Children: Alien Specialty   Leave a comment

Devil's Tower

Credit:  Andrew Chattaway – Moon over Devil’s Tower

 

With kids and cute aliens helping out each other again this summer, I’d thought I’d focus on a few past endeavors by Hollywood that exploits children for the greater good of the alien’s quest to rule the planet, or at least have some practical use for it.  Generally, all the aliens wind up doing is using the kids (or their friends/family) to stick it to the man, break laws, wreak havoc and make a positive, heartwarming impression on the kid(s) that will guide them through the rest of their lives.

Quick!  Name five films wherein aliens and kids meet up, bond and learn important life lessons that will guide them through their formative year and beyond.  Name two wherein Devil’s Tower figures prominently.

Drawing a blank?  Here’s mine:

1) E.T. – An obvious choice, eh?  Such a story: a lonely kid from a broken marriage meets up with an ugly-but-cute alien who is also a fugitive from those nasty government people.  After a few tentative missteps, alien and kid learn a few things off of each other and discover that being different has its assets.  Older brother totally embraces the outlaw aspect of harboring said fugitive, gets friends on board to skirt the law after a scary brush with it, then everyone goes on a quasi-high speed dodge-’em bike chase to lose the cops and send E.T. back to the planets.  It’s a heartwarming tale meant to leave the viewer with a warm, glowing feeling…just like the pulsating chest of E.T.  Kids also learn the value of sticking it to The Man by learning that all government officials are evil, hostile sorts who have absolutely no business wondering just exactly what kind of being from another planet goes after young innocents and teaches them how to get away with breaking nation security protocols.

2) Close Encounters of the Third Kind – Kid actually gets abducted by stereotypical, pale verdigris aliens and winds up in a ginormous ship from which mobs of abductees are eventually unloaded back to the planet where they were first plucked.  It’s assumed they’ve been probed, charted, analyzed and documented for future use.  Cherub child, abducted in early scenes of film, runs towards Mommy (who’s been skirting the law herself trying to get the kid back) once he’s set free.  In the film, it’s mentioned that some have an unusual force beckoning them towards the expected alien landing site.  Apparently, they were invited to attend, and the calling card is an unshakable mental image of a strange-shaped mountain located somewhere in the American West.  Well, the kid was dragged through a doggie door.  I get the distinct impression it wasn’t his idea to come to the party or he even had the faintest idea of what Devil’s Tower even was, where it stood or why he, of all kids, was selected for this particular space venture.  Apart from being scarred for life with post-traumatic stress disorder from his abduction, we know that child is going to be just…fine…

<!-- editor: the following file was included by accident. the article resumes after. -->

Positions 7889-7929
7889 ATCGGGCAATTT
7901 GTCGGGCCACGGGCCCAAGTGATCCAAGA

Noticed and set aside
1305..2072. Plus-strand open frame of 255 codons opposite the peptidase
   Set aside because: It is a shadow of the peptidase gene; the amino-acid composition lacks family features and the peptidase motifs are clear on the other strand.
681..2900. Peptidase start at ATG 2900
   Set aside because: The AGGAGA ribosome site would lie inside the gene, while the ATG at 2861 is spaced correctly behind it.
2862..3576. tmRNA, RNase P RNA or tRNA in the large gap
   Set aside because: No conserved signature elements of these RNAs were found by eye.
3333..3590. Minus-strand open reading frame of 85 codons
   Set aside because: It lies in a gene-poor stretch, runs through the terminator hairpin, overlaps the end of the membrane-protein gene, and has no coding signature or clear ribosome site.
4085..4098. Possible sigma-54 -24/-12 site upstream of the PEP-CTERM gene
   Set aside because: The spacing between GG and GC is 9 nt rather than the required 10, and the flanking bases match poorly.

3) The Day the Earth Stood Still – Little Bobby Benson’s Dad died in World War II, and Klaatu/Mr. Carpenter’s just the guy who’ll show him not only how to improve his math skills, but nuclear bombs are a bad idea because if anyone on Earth’s ever going to use them, Klaatu’s going to teach all those naughty, nasty Earthlings a big lesson they’ll never forget.  The government’s going after Klaatu, so he uses Bobby’s mom Helen as his ticket to freedom and get back to Gort and that big ship sitting on the President’s Park ellipse.  Kids learn that while they might be able to skirt the law together with their new-found alien friend, their parents might.

4)  Mars Attacks! – Now, these are teenagers that wind up being victorious in the end.  What’s cool about this one is Natalie Portman, as the president’s daughter Taffy Dale, winds up giving Lukas Haas, another teenager, the Medal of Honor, all because Slim Whitman yodeling makes the Martians heads explode.  There really is no law to skirt here, but if nothing else, the cheese factor’s on overload, with Tom Jones providing plenty of it for the film.  Natalie Portman would go on to play Padmé Amidala in the “first three episodes” of Star Wars films.

5) Paul – This one’s a bit of a stretch, but Paul landed on Tara Walton’s dog, who was stigmatized her entire life and called a freak because she met a real alien and no one believed her.  A child at the time, she suffered insults from other kids thinking she was a reclusive nut case, which she did become.  In the end, we find out that she isn’t really skirting the law, only trying to have a wonderful adventure to make up for the rotten hand that Paul dealt her by helping him escape the G-men out to nab Paul for the Big Guy.  One can only imagine the misadventures that lie ahead for both she and her old friend, Paul.  And yes, they go to Devil’s tower, where everyone know aliens go for a good time.

So. What’s your favorite child & alien film?

 

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